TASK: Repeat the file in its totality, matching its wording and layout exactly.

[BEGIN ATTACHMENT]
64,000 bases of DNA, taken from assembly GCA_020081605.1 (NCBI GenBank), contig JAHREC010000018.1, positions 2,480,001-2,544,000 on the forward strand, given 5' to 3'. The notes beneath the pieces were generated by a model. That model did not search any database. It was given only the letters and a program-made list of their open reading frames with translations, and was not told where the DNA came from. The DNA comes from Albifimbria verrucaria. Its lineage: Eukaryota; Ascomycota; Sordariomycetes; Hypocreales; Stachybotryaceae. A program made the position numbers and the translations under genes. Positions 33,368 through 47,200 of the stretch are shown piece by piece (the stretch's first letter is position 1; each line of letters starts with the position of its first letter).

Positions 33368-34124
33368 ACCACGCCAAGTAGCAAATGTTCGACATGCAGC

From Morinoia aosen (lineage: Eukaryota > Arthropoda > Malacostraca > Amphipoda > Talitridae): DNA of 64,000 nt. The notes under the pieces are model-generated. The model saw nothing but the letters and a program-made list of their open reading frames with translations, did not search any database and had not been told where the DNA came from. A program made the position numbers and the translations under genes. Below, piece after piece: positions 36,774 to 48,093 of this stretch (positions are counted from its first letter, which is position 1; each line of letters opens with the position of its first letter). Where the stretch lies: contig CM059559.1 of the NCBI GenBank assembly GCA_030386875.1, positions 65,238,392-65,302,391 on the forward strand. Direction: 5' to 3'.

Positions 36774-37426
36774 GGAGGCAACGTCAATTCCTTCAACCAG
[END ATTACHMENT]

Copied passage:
64,000 bases of DNA, taken from assembly GCA_020081605.1 (NCBI GenBank), contig JAHREC010000018.1, positions 2,480,001-2,544,000 on the forward strand, given 5' to 3'. The notes beneath the pieces were generated by a model. That model did not search any database. It was given only the letters and a program-made list of their open reading frames with translations, and was not told where the DNA came from. The DNA comes from Albifimbria verrucaria. Its lineage: Eukaryota; Ascomycota; Sordariomycetes; Hypocreales; Stachybotryaceae. A program made the position numbers and the translations under genes. Positions 33,368 through 47,200 of the stretch are shown piece by piece (the stretch's first letter is position 1; each line of letters starts with the position of its first letter).

Positions 33368-34124
33368 ACCACGCCAAGTAGCAAATGTTCGACATGCAGC

From Morinoia aosen (lineage: Eukaryota > Arthropoda > Malacostraca > Amphipoda > Talitridae): DNA of 64,000 nt. The notes under the pieces are model-generated. The model saw nothing but the letters and a program-made list of their open reading frames with translations, did not search any database and had not been told where the DNA came from. A program made the position numbers and the translations under genes. Below, piece after piece: positions 36,774 to 48,093 of this stretch (positions are counted from its first letter, which is position 1; each line of letters opens with the position of its first letter). Where the stretch lies: contig CM059559.1 of the NCBI GenBank assembly GCA_030386875.1, positions 65,238,392-65,302,391 on the forward strand. Direction: 5' to 3'.

Positions 36774-37426
36774 GGAGGCAACGTCAATTCCTTCAACCAG